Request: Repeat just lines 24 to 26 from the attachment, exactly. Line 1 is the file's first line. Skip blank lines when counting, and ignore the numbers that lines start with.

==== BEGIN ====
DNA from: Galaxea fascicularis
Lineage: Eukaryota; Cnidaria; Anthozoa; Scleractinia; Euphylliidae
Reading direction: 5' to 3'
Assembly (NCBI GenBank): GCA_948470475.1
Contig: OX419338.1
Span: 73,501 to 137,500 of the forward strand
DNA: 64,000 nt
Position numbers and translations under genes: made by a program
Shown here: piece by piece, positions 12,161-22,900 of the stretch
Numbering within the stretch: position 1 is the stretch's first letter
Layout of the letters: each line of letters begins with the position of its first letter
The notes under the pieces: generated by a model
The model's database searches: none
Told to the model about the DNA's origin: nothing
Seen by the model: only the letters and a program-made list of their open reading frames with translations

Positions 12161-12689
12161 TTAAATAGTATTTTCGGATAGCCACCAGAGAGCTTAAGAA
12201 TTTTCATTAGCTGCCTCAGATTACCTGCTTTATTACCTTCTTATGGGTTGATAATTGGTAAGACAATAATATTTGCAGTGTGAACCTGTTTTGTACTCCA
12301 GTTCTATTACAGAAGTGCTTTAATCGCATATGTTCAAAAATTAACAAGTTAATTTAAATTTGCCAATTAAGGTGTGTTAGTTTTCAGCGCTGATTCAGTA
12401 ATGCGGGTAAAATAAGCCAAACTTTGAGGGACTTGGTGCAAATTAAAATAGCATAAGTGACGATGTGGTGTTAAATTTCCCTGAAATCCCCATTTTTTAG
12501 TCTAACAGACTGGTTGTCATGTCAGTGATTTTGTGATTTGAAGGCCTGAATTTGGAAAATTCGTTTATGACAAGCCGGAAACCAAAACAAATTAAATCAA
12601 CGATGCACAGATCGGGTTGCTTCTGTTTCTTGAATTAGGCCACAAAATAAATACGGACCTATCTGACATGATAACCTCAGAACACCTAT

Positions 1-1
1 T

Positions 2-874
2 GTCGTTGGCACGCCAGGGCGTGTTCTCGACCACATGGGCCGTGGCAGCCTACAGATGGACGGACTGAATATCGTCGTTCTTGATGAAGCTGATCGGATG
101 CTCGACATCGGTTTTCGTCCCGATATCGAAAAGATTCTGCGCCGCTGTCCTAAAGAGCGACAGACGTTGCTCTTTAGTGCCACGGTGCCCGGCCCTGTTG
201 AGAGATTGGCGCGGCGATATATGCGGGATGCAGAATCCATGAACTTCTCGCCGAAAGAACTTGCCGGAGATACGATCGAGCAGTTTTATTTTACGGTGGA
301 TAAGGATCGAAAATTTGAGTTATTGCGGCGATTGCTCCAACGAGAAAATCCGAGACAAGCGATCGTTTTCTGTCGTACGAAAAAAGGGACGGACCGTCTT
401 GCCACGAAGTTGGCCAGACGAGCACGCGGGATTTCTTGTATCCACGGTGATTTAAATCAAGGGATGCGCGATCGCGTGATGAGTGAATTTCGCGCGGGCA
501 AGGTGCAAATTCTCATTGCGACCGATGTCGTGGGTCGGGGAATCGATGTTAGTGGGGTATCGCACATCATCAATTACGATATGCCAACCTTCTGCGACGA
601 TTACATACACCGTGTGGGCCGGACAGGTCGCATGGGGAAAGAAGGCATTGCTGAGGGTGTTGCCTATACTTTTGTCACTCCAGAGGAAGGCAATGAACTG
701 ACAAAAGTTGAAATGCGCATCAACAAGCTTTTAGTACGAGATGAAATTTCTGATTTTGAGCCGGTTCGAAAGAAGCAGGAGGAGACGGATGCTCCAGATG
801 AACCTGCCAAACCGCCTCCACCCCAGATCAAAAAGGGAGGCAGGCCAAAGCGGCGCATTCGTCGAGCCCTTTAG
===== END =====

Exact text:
1 T

Positions 2-874
2 GTCGTTGGCACGCCAGGGCGTGTTCTCGACCACATGGGCCGTGGCAGCCTACAGATGGACGGACTGAATATCGTCGTTCTTGATGAAGCTGATCGGATG